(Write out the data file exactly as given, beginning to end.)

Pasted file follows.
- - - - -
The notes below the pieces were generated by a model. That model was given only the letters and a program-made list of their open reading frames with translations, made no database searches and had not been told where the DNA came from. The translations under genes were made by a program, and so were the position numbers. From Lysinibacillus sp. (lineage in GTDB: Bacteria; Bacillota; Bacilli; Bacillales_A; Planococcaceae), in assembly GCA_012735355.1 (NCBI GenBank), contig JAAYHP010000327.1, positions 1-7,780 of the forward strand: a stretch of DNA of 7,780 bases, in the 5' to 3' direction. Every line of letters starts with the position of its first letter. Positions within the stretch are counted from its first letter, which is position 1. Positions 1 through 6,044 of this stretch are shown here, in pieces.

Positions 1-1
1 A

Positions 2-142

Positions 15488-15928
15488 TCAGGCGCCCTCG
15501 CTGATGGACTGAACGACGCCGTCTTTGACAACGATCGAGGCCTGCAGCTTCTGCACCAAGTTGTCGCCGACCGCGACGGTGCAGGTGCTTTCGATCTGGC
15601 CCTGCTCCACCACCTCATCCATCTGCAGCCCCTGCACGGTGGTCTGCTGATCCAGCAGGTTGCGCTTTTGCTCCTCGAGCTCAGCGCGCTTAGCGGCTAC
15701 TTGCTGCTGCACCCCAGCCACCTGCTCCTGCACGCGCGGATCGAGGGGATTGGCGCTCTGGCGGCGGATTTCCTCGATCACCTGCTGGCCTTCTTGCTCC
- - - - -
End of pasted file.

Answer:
The notes below the pieces were generated by a model. That model was given only the letters and a program-made list of their open reading frames with translations, made no database searches and had not been told where the DNA came from. The translations under genes were made by a program, and so were the position numbers. From Lysinibacillus sp. (lineage in GTDB: Bacteria; Bacillota; Bacilli; Bacillales_A; Planococcaceae), in assembly GCA_012735355.1 (NCBI GenBank), contig JAAYHP010000327.1, positions 1-7,780 of the forward strand: a stretch of DNA of 7,780 bases, in the 5' to 3' direction. Every line of letters starts with the position of its first letter. Positions within the stretch are counted from its first letter, which is position 1. Positions 1 through 6,044 of this stretch are shown here, in pieces.

Positions 1-1
1 A

Positions 2-142

Positions 15488-15928
15488 TCAGGCGCCCTCG
15501 CTGATGGACTGAACGACGCCGTCTTTGACAACGATCGAGGCCTGCAGCTTCTGCACCAAGTTGTCGCCGACCGCGACGGTGCAGGTGCTTTCGATCTGGC
15601 CCTGCTCCACCACCTCATCCATCTGCAGCCCCTGCACGGTGGTCTGCTGATCCAGCAGGTTGCGCTTTTGCTCCTCGAGCTCAGCGCGCTTAGCGGCTAC
15701 TTGCTGCTGCACCCCAGCCACCTGCTCCTGCACGCGCGGATCGAGGGGATTGGCGCTCTGGCGGCGGATTTCCTCGATCACCTGCTGGCCTTCTTGCTCC